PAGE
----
If I eFile Taxes Do I Have to Mail My W-2?

by Alia Nikolakopulos

The Internal Revenue Service relies on documentation to do its work. You’re always being told to submit things to the IRS or to save proof of expenses noted on your tax return in case you’re ever audited. With warnings like these, it’s natural to worry about filing your taxes electronically. When you e-file your return, you virtually eliminate the need to mail any additional documents to the IRS, including copies of your W-2.

Manual W-2 Entries

When you e-file taxes, you input information from your W-2 into the software that prepares your return. When your return is submitted, your entries create an electronic version of your W-2 and serve as a substitute for the paper document. Many software programs are designed to prevent electronic submissions of your return with incomplete W-2 information. This eliminates the need to mail your W-2s in addition to submitting your e-filed return.

Third-Party Information

Your employer sends both you and the IRS a copy of your W-2. The IRS matches information you supply with your return against information submitted by your employer. Many employers are now required to submit this information to the IRS electronically. When you e-file your return and transmit your W-2 information electronically, the IRS has a more efficient way to match information about your wages. This reduces the time you’ll need to wait to be notified of any errors or potential discrepancies concerning your W-2 income.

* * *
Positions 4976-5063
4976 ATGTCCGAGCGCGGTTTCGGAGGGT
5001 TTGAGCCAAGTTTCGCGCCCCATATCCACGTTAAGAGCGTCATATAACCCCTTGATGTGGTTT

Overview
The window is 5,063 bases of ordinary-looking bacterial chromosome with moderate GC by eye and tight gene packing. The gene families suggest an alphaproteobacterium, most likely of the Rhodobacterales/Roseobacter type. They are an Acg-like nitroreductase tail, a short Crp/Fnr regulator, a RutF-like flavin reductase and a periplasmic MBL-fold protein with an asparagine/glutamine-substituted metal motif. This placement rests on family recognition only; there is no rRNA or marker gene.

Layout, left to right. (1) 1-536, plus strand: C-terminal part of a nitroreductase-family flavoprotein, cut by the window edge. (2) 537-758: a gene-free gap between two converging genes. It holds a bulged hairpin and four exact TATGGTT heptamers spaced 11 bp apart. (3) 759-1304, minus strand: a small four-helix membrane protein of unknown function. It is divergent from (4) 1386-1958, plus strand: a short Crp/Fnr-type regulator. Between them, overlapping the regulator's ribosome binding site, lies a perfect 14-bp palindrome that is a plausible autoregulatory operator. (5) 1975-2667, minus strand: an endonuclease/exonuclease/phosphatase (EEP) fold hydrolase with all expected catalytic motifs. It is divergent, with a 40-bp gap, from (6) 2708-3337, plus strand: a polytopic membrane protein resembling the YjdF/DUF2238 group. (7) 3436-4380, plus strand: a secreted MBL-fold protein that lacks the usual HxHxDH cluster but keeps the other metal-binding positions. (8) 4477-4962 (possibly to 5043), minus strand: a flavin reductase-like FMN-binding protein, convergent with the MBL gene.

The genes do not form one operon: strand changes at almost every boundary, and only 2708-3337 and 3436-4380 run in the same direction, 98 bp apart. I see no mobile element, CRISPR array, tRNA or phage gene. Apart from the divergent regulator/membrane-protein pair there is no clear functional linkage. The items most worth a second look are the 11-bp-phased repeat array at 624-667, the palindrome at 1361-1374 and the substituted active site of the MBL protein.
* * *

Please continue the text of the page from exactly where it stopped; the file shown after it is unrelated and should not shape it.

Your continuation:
State Income Tax

If you file your state income tax electronically, in most cases you won’t be required to mail in your paper W-2 form. States process electronic returns the same way the IRS does. If you manually enter all the state information from your W-2 into the software that processes your state return, an electronic W-2 is created and submitted with your return.

Record Keeping

Although the IRS receives an electronic version of your W-2 when you e-file your return, you should still hold onto your actual W-2s for at least four years after you file. In the event of any discrepancies between what you provide on your return and what your employer submits on your behalf, you’ll be able to prove your entries by supplying a copy of your original W-2. Your W-2s also come in handy for other reasons, such as to prove income for loan and credit applications. Keep your W-2s with your hard copy of the tax return you filed and any other documents you used to prepare your return.

About the Author

With a background in taxation and financial consulting, Alia Nikolakopulos has over a decade of experience resolving tax and finance issues. She is an IRS Enrolled Agent and has been a writer for these topics since 2010. Nikolakopulos is pursuing Bachelor of Science in accounting at the Metropolitan State University of Denver.

Photo Credits

  • Comstock/Comstock/Getty Images